Every generation has certain hallmarks. For example, many people probably associate millennials with technology. Millennials always seem to be checking social media sites and trying to purchase the latest gadget. This may true, but you can find convincing evidence millennials may not be so into technology after all. However, did you know there is evidence to suggest that millennials are on track to be one of the most nature loving generations ever? It’s true! Check out the trends indicating this surprising finding below.
Millennials are big on sharing. For example, millennials essentially created the social media landscape we know and use today. Millennials are also the drive behind companies that promote the sharing of vehicles and apartments through smartphone apps. Part of this obsession with sharing stems from economic necessity.
For example, millennials stuck paying off a bunch of student loans feel compelled to share mortgage payments, cars, and grocery bills. However, nature also provides an opportunity to share. Nature is also one of life’s least expensive pleasures. A group of millennials can take a hike or watch a sunset without even needing to even buy a ticket. Everybody can share the trail or sunset, and everybody can share the memory of it afterward.
The evidence shows that millennials are concerned about climate change. As a result, many millennials support environmentally conscious political candidates and strive to be environmentally aware. This awareness often translates into a greater love of nature. This makes sense. Why would millennials want to save the planet and not take the time to enjoy it? This means that millennials are all about being close to nature and the object of their generation’s political affection.
Millennials are understood to be a collective generation. This means that millennials often value the needs of a group over the needs of an individual. This helps explain why millennials love social media and sharing resources. However, this collective viewpoint translates well into nature.
Nature is the one thing we all share, and, depending on how we treat nature, it is the one thing that can either help or harm everybody. This collective thinking makes millennials feel attracted to nature more than other generations. Millennials see and understand how nature and humankind interact in a type of feedback loop. Millennials see themselves as a part of nature, and they enjoy doing the best they can to take care of nature.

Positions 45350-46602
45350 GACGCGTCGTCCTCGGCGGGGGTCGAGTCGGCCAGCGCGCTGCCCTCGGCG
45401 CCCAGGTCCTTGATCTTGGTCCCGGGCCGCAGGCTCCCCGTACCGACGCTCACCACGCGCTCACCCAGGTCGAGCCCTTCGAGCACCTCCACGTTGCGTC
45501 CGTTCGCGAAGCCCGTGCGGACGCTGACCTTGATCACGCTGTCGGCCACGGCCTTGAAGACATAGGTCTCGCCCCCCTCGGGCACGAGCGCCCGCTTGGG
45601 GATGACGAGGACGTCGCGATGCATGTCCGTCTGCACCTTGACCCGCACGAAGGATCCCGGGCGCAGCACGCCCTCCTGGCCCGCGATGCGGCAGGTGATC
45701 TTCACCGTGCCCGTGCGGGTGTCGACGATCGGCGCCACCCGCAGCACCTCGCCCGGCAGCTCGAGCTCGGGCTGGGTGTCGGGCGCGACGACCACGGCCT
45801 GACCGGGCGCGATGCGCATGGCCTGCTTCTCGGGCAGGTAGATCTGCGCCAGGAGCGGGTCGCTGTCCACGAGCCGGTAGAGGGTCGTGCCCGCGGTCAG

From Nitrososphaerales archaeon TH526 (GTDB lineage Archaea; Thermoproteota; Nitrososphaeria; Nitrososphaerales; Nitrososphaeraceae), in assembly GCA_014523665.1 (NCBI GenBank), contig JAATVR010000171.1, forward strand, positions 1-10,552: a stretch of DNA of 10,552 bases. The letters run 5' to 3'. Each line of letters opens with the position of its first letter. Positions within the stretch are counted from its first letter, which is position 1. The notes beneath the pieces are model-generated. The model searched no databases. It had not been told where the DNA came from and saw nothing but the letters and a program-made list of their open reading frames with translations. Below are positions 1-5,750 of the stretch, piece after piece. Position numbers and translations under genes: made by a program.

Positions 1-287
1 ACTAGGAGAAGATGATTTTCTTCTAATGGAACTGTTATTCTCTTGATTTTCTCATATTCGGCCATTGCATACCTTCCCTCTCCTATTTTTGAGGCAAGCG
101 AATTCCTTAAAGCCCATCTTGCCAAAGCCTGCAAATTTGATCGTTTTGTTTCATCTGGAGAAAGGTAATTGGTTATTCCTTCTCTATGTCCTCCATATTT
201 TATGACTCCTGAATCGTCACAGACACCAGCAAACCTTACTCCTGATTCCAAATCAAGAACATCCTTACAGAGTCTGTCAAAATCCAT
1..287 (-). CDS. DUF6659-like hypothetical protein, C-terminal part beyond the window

Millennials are one of the healthiest generations ever. For example, millennials are less likely to smoke than any previous generation. Millennials are also more likely to shun sugary drinks and embrace healthier diets. All of this focus on health often translates into physical activity. Interestingly, much of this physical activity takes place in the outdoors. Millennials love hiking, biking, and backpacking through nature. This also means that when things go wrong, millennials are also more likely to seek healing through wilderness therapy and other healthy lifestyle choices. Many millennials would rather hit the trails to feel better instead of laying on a therapist’s couch.
It’s true that millennials are often viewed as a somewhat self-centered and narcissistic generation. However, this intense focus on the self also drives millennials to nature. While outdoors, millennials feel the majesty of nature. For better or for worse, it can make some millennials feel the feelings of insignificance for the first time.
Massive mountains, ancient forests, and mighty waterfalls can trigger powerful emotions in millennials. After feeling these emotions, millennials often enjoy the feelings and decide to seek out more. Nature can then be seen as an escape route for millennials wishing to escape the stereotypes of their generation.
All of the above items demonstrate how millennials are on track to value nature more than any other generation. This is great news for the planet, and it is great news for people interested in capitalizing on these millennial trends.
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